Rosenberg v. Goodman, 185 F.2d 235 (7th Cir. 1950)Annotate this Case
Irving Breakstone, Chicago, Ill., for appellant.
Henry S. Blum, Bernard G. Sang, Vincent J. Carney, Chicago, Ill., for appellees.
Before KERNER, FINNEGAN, and LINDLEY, Circuit Judges.
KERNER, Circuit Judge.
Plaintiff, individually and as administratrix of the estate of Nathan Rosenberg, deceased, brought this action to set aside the transfer to defendants of certain shares of stock made by plaintiff's intestate in his lifetime, on the ground that Rosenberg was insolvent at the time of the transfers and that the transfers were made to defraud creditors.1
In substance, the material allegations of the complaint are that Rosenberg died on March 18, 1946, leaving him surviving, plaintiff, his widow and sole heir, and that on March 22, 1946, plaintiff was appointed administratrix of his estate by the County Court of Brown County, Wisconsin; that during his lifetime Rosenberg was the owner of common stock of Bay Verte Realty Co., which stock, on April 21, 1945, he transferred to defendants, his nephews and niece, and delivered to them certain certificates of stock evidencing that they were the owners of the stock, and that these transfers were merely colorable, that they were made when Rosenberg was insolvent and with intent to defraud his creditors.
After defendants had filed an answer denying the essential allegations of the complaint, the cause was referred to a master to take testimony and report the same with his findings of fact and conclusions of law. The master admitted in evidence a number of exhibits and took the testimony of six witnesses. He found that plaintiff's claim of a fraudulent transfer of the stock had not been established by the evidence, and recommended the entry of a decree dismissing the suit for want of equity. Objections to the master's report were filed and overruled by the court, and a decree was entered dismissing the complaint for want of equity. To reverse the decree, plaintiff appeals.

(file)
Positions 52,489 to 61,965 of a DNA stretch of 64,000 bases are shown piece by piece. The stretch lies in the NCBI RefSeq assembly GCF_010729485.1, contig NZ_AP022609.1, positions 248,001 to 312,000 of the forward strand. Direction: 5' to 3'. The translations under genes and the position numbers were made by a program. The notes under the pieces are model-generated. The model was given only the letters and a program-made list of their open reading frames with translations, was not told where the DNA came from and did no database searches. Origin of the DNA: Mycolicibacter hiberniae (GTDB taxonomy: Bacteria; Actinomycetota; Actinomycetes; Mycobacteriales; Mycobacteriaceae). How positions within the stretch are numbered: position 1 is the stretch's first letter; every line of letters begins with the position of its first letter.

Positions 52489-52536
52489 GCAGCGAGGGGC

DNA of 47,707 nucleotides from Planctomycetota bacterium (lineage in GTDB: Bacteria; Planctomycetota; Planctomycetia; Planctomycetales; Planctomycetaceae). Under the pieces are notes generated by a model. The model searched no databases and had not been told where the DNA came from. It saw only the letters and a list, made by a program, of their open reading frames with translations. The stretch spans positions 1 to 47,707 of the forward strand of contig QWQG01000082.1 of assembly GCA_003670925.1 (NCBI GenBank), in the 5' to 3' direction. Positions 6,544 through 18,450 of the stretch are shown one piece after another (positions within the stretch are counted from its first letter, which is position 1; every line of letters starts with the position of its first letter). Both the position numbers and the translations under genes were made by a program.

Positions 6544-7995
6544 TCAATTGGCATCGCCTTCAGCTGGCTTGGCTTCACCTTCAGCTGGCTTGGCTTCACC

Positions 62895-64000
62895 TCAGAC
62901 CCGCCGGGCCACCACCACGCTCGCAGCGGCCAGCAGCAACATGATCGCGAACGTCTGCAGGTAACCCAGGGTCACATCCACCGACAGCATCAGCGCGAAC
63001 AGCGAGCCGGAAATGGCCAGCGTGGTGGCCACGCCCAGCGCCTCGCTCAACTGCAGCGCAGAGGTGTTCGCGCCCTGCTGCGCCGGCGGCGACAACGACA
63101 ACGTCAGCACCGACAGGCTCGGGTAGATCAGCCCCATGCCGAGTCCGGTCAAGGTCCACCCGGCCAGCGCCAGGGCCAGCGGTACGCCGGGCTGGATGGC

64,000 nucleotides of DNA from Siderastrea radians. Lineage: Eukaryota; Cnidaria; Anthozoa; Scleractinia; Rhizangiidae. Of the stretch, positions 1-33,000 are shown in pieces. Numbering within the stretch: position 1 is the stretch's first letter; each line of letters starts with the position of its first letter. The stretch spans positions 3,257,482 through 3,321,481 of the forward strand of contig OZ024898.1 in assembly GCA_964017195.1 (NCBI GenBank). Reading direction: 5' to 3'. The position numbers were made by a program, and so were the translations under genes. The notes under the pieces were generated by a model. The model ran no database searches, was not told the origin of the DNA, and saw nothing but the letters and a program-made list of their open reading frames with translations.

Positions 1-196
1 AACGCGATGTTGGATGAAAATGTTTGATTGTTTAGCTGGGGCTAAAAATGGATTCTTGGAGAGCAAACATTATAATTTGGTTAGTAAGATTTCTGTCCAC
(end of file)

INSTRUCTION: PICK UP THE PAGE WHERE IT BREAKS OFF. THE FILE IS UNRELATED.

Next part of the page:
In the view we take of this case the only question is whether the transfers were fraudulent within the intent and meaning of the statute quoted — that is to say, was Rosenberg insolvent at the time of the transfers, and did he make the transfers to defraud his creditors. The question is one of fact.
Here, the record discloses that a claim of the Collector of Internal Revenue for federal income taxes had been allowed for $173,535, and that the amount of all other claims filed against the estate, but not yet allowed, was $190,934. The filing of additional claims against the estate is now barred. See § 313.03, Wis.Stat. Assuming that the claims already filed be allowed, the total amount of the claims and debts of the decedent will amount to $364,469. It is undisputed that the assets of the estate have been appraised at $535,253; that being so, there was no deficiency of assets in the hands of plaintiff as administratrix. Thus there was substantial evidence to sustain the finding that plaintiff had failed to establish that Rosenberg transferred the stock while insolvent to defraud his creditors. In this situation, we are not permitted to reverse. On the contrary, we must affirm the findings. The judgment of the District Court is therefore affirmed.
Section 287.43 of the Wis. Stat. provides:
"When there shall be a deficiency of assets in the hands of an * * * administrator and the decedent shall have conveyed any property * * *, with intent to defraud his creditors or to avoid any duty, * * * the * * * administrator shall prosecute an action for the recovery of the same, and may recover for the benefit of creditors all property so fraudulently conveyed."